In his second visit to the region, President Obama could have shown he was engaged. Instead, he said it.
There’s little dispute in the gulf region as just how bad the oil spill actually is. After the sludge made landfall early this month and has been methodically seeping through the Mississippi Delta, the anger has also bubbled to the surface. The region’s fisherman, coastal residents, and parish presidents have all shaken their fist at the oil, the company that caused it, and the Obama administration directing the response. Don’t tell us all the things you’re trying to do, they say, just show us that you care.
That’s why President Obama’s visit to the region today was such an opportunity. Over the past five weeks, the administration had been impressively comprehensive in mobilizing word that it was responding. Aside from repeated trips to the gulf by cabinet members, the White House at least once a day has sent out exhaustive updates of the “administration-wide response to the spill,” noting repeatedly that 20,000 relief workers are in the region, some devoted to capping the well and the others feverishly scrambling to rescue the wetlands from being suffocated.
At yesterday’s press conference, Obama made the issue noticeably more personal, revealing a private moment when his daughter asked him if he had “plug[ged] the hole yet, Daddy.” He also reminded us he was from “where the sea is sacred.” But when Obama got to the scene of the crime today for his second visit since the incident, his tone was noticeably more rigid. He attended a briefing with on-scene commander Adm. Thad Allen, then toured some beaches to look at tar balls and other effects of the spill washing ashore.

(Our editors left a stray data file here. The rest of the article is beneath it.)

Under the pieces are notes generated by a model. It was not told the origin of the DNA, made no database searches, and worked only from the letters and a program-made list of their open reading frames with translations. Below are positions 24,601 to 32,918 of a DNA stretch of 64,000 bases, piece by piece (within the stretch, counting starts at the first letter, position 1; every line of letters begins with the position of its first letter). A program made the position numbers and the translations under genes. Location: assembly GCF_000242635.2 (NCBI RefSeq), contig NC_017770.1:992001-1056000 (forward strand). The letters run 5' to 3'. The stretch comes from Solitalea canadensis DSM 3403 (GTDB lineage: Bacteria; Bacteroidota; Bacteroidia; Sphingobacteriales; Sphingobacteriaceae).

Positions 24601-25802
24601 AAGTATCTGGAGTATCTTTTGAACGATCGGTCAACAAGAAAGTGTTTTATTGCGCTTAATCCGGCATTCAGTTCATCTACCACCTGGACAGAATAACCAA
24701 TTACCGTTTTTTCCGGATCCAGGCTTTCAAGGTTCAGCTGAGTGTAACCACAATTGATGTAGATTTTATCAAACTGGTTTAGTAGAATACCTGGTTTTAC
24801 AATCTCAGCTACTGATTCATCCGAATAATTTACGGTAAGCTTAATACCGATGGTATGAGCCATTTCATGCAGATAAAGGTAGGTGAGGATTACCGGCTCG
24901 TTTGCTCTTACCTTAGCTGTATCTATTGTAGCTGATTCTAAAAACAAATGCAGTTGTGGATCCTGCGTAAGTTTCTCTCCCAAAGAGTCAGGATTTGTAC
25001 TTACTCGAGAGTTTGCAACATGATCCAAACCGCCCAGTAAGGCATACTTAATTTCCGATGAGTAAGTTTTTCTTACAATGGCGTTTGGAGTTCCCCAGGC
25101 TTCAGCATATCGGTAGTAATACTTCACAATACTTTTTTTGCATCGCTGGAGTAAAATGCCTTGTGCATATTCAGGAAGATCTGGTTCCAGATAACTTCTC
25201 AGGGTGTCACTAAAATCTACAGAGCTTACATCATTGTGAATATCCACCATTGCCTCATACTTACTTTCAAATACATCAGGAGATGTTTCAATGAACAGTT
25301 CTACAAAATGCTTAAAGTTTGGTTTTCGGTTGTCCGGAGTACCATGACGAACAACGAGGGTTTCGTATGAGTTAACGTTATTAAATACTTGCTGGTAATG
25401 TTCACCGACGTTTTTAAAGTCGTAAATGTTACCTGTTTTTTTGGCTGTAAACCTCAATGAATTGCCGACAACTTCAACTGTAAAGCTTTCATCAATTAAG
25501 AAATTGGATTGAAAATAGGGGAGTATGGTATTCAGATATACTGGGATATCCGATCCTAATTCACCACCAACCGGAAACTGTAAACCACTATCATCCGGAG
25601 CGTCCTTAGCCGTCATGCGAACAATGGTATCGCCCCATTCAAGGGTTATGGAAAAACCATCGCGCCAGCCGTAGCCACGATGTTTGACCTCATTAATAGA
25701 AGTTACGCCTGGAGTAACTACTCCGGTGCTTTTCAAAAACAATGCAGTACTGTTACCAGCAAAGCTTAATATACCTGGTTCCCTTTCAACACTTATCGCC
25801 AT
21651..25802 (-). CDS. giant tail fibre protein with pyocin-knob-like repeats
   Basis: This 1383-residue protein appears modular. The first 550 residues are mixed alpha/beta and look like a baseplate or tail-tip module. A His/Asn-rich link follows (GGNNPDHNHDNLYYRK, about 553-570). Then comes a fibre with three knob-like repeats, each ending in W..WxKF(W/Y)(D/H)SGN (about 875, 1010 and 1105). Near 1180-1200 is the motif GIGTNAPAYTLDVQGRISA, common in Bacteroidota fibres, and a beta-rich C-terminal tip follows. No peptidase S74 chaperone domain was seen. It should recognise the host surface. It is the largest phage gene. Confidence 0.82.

In front of cameras, Obama addressed the crisis as if it had already happened and that all anyone was dealing with now was the fallout. “This is something that has to be dealt with immediately, not sometime later,” he said—a bizarre statement, since no one had suggested delaying the cleanup to a more convenient time. He also vowed that “the cameras may leave, the media may get tired of the story, but we will not”—despite the near round-the-clock focus on the gulf beaches and the underwater camera monitoring the subsurface leak. He deadpanned that the spill had become “the largest oil spill in American history,” before calling out several top officials who had been working hard in the region.
There’s some dispute about the effectiveness of the response—whether the administration is doing as much as it can, and everywhere it can. But even if efforts are fully deployed, it’s beginning to appear that words may have passed their point of efficacy. On presidential visits, imagery is everything (which explains why President Bush’s flyover of post-Katrina ended up doing such damage). Obama’s bullet listing of actions taken might have shown his engagement, but it didn’t win him much sympathy in the region. Getting his shirt dirty by picking up a dead bird might have gone a long way. As would a figurative or literal fist-shaking during his statement to reporters. People just want to see anger. At this point, it probably doesn’t matter at whom.